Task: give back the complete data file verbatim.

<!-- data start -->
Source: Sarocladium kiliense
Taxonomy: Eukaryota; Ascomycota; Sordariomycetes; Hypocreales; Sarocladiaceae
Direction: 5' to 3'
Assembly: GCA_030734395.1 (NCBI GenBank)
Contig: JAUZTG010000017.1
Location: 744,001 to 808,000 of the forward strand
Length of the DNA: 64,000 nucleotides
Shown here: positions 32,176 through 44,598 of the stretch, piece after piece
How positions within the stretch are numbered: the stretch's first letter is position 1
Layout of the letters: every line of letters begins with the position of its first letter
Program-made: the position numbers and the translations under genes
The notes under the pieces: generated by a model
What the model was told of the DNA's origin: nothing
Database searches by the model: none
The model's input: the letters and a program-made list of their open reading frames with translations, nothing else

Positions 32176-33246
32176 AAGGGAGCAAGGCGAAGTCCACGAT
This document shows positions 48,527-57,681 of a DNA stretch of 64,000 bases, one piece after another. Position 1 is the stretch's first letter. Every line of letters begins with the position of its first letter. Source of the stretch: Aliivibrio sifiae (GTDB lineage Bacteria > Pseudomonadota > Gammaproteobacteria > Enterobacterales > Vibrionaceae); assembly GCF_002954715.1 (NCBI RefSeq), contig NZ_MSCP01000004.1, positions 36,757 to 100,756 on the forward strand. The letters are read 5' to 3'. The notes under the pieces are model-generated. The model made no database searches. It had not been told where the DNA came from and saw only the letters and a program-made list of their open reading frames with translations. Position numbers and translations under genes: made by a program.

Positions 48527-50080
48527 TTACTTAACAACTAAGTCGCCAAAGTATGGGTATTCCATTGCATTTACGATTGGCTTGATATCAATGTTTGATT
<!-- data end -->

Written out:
Source: Sarocladium kiliense
Taxonomy: Eukaryota; Ascomycota; Sordariomycetes; Hypocreales; Sarocladiaceae
Direction: 5' to 3'
Assembly: GCA_030734395.1 (NCBI GenBank)
Contig: JAUZTG010000017.1
Location: 744,001 to 808,000 of the forward strand
Length of the DNA: 64,000 nucleotides
Shown here: positions 32,176 through 44,598 of the stretch, piece after piece
How positions within the stretch are numbered: the stretch's first letter is position 1
Layout of the letters: every line of letters begins with the position of its first letter
Program-made: the position numbers and the translations under genes
The notes under the pieces: generated by a model
What the model was told of the DNA's origin: nothing
Database searches by the model: none
The model's input: the letters and a program-made list of their open reading frames with translations, nothing else

Positions 32176-33246
32176 AAGGGAGCAAGGCGAAGTCCACGAT
This document shows positions 48,527-57,681 of a DNA stretch of 64,000 bases, one piece after another. Position 1 is the stretch's first letter. Every line of letters begins with the position of its first letter. Source of the stretch: Aliivibrio sifiae (GTDB lineage Bacteria > Pseudomonadota > Gammaproteobacteria > Enterobacterales > Vibrionaceae); assembly GCF_002954715.1 (NCBI RefSeq), contig NZ_MSCP01000004.1, positions 36,757 to 100,756 on the forward strand. The letters are read 5' to 3'. The notes under the pieces are model-generated. The model made no database searches. It had not been told where the DNA came from and saw only the letters and a program-made list of their open reading frames with translations. Position numbers and translations under genes: made by a program.

Positions 48527-50080
48527 TTACTTAACAACTAAGTCGCCAAAGTATGGGTATTCCATTGCATTTACGATTGGCTTGATATCAATGTTTGATT